Anjuman Rahman & Anjuman Aleena
Middle East Monitor / October 6, 2023
The universal human right to water, ensuring “sufficient safe, acceptable, physically accessible and affordable water for personal and domestic uses” is a principle upheld by international conventions. However, in the Occupied West Bank, this right is systematically violated through Israel’s targeted assaults on civilian water infrastructure.
Just last week, Israeli occupation forces raided the peaceful village of Susiya, nestled south of Hebron in the Occupied West Bank, ruthlessly dismantling its main water network.
Fuad al-Amour, the Coordinator of the Protection and Resilience Committee in Masafer Yatta, expressed dismay over the destruction. He rightfully questioned the justification for such an act, especially considering that the waterline was entirely legal.
Prior to this incident, in August, as Israel’s national water company, Mekorot, reduced water allocations to the West Bank, Israeli settlers from the colonial settlement of Ma’ale Emwas invaded the village of Kisan, east of Bethlehem. They deliberately targeted drinking water pipelines owned by Hasan Ebayat, a local Palestinian farmer, reported WAFA.
This followed Mekorot’s drastic reduction of water supplies to the Occupied West Bank cities of Hebron and Bethlehem in July, leading to severe shortages for Palestinian residents who endured long queues and mounting frustration. Mohammad Al-Jaabari, a Palestinian from Hebron, voiced his exasperation as he observed settlers in illegal Israeli settlements enjoying unrestricted access to water, irrigating their trees and gardens, while his family faced uncertainty.
Mekorot has been repeatedly criticised for plundering and exploiting water resources in Occupied Palestine. Al-Haq, a Palestinian NGO, condemned Mekorot’s use of stolen water to augment the supply to illegal Israeli settlements, while neglecting Palestinian communities and cities in the Occupied West Bank. They pointed out that this systematic discrimination denies Palestinians their rightful access to water, calling on the company to cease its operations in the Occupied Territories to prevent further involvement in human rights violations and potential war crimes.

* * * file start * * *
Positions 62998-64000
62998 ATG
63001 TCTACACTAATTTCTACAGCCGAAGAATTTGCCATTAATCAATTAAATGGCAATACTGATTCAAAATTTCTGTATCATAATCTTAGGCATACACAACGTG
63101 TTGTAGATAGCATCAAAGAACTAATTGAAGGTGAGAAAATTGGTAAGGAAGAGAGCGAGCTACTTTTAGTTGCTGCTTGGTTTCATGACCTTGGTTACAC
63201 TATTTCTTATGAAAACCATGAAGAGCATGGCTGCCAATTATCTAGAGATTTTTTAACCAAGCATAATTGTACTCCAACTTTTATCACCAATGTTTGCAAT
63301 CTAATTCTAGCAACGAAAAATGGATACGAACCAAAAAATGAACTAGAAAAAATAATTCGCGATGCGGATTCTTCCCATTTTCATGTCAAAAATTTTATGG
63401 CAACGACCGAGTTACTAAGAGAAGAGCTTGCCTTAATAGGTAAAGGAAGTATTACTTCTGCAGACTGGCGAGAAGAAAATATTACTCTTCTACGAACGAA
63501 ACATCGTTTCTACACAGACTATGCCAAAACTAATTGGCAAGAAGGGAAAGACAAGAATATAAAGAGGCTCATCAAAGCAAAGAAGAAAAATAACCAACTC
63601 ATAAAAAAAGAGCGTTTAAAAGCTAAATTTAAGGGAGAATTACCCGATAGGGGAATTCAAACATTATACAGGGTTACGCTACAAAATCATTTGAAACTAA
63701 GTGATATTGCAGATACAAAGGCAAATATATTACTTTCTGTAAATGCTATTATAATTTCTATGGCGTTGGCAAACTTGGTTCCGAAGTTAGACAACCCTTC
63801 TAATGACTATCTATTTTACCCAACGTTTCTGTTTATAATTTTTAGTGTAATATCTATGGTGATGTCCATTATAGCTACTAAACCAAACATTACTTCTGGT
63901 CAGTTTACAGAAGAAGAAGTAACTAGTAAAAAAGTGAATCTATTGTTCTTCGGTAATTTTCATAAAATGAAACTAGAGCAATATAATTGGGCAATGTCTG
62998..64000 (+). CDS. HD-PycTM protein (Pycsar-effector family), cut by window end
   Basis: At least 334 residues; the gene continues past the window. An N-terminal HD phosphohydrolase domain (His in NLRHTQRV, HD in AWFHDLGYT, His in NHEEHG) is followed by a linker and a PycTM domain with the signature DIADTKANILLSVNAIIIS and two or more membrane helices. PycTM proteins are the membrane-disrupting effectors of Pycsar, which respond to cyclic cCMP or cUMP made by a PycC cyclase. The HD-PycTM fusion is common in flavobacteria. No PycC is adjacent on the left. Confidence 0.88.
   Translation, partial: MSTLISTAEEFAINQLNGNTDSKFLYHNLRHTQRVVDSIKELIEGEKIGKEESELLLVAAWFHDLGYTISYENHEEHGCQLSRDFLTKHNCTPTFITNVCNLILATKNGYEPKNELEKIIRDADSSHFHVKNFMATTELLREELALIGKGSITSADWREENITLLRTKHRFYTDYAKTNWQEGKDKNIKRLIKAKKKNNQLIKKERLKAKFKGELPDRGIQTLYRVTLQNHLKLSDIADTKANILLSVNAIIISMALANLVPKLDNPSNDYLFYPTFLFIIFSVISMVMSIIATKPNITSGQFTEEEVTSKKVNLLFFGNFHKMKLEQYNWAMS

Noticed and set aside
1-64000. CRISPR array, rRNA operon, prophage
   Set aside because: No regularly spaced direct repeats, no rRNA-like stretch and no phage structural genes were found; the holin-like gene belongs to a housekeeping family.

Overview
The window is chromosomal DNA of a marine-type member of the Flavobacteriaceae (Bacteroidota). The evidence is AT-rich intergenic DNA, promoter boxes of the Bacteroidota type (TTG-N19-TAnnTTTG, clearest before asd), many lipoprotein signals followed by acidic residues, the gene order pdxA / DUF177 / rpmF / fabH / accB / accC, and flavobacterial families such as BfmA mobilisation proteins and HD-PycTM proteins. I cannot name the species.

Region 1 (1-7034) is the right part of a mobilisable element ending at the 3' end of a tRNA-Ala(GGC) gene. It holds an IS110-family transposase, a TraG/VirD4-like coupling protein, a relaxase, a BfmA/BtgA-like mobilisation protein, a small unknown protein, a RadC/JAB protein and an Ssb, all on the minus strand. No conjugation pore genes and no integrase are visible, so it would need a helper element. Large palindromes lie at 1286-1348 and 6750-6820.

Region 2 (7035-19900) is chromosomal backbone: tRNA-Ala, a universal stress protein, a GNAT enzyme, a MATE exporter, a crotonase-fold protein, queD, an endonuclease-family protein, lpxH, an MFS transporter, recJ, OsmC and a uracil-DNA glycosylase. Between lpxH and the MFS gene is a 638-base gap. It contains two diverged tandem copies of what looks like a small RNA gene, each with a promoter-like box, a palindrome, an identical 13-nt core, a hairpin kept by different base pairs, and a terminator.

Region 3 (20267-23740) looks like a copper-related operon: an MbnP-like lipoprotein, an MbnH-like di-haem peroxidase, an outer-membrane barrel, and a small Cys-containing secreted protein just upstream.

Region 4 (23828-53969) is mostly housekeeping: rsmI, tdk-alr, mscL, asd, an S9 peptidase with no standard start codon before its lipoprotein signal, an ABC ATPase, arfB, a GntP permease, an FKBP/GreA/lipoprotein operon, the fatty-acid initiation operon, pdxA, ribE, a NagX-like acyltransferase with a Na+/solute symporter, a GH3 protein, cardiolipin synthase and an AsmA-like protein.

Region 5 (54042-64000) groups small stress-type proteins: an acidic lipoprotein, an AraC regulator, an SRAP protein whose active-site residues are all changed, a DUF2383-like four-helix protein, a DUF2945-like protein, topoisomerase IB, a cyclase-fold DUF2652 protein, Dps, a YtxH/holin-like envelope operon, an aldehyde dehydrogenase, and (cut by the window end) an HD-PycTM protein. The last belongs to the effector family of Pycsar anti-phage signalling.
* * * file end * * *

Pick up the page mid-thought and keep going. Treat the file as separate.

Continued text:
Furthermore, the northern Jordan Valley bore witness to its own water tragedy in June. Israeli occupation forces raided the Palestinian village of Bardala, closing the water holes that had been a lifeline for its residents. Aref Daraghmeh, a human rights activist, condemned this act, emphasising that it marked the tenth time in two years that the water holes had been sealed. This left Bardala’s residents grappling with the harsh reality of water scarcity, imposed by Israeli authorities’ control over vital water resources through the Mekorot water company.
These incidents are part of a disturbing pattern of assaults on Palestinian water resources. Israel’s relentless attacks on water infrastructure, such as pipelines, sewage treatment facilities and pumping stations, reveal an intent that goes beyond tactical advantage. The appeal of this strategy lies in its swift and devastating impact, designed to demoralise the Palestinian population.
In 1993, the Oslo Accords effectively granted Israel control over water management, resulting in its dominance over 80 per cent of West Bank water reserves. Presently, Israelis, including settlers, consume an average of 247 litres of water per day, while Palestinians in Area C, under complete Israeli military control, have access to a mere 20 litres, only one-fifth of the minimum recommended by the World Health Organisation.
The denial of water access not only inflicts immediate suffering, but also inflicts lasting damage to the Palestinian economy. Farmers in the West Bank struggle to cultivate their lands due to restrictive water supplies.
A UN report highlights that Israel’s policies, including denying Palestinians access to their natural resources, systematically undermine the Palestinian economy, continually diminishing its productive capacity and worsening living conditions.
Additionally, the International Labour Organisation’s report reveals that limited water access, combined with the expansionist policies of Israeli settlements, and exacerbated by climate change, has reduced agriculture to 2.6 per cent of the West Bank’s GDP.
Furthermore, Israel’s exploitation of Palestinian water resources has had significant environmental repercussions. Israel’s complete control of water sources in the Occupied Territories has resulted in over-extraction, leading to a decline in the water table and a disruption in groundwater flow. This increases vulnerability to extreme weather events, like floods and droughts which, in turn, damage Palestinian agricultural and residential areas.
When water, paired with violent intent, becomes a weapon, its potential for destruction is staggering. The lack of suitable water access stands as one of the most formidable developmental challenges faced by Palestinian communities. In light of these realities, the phenomenon of water weaponization by Israel against Palestine is not just a strategic move; it is a crime against humanity.
Anjuman Rahman is a journalist, United Kingdom
Anjuman Aleena on the West Bank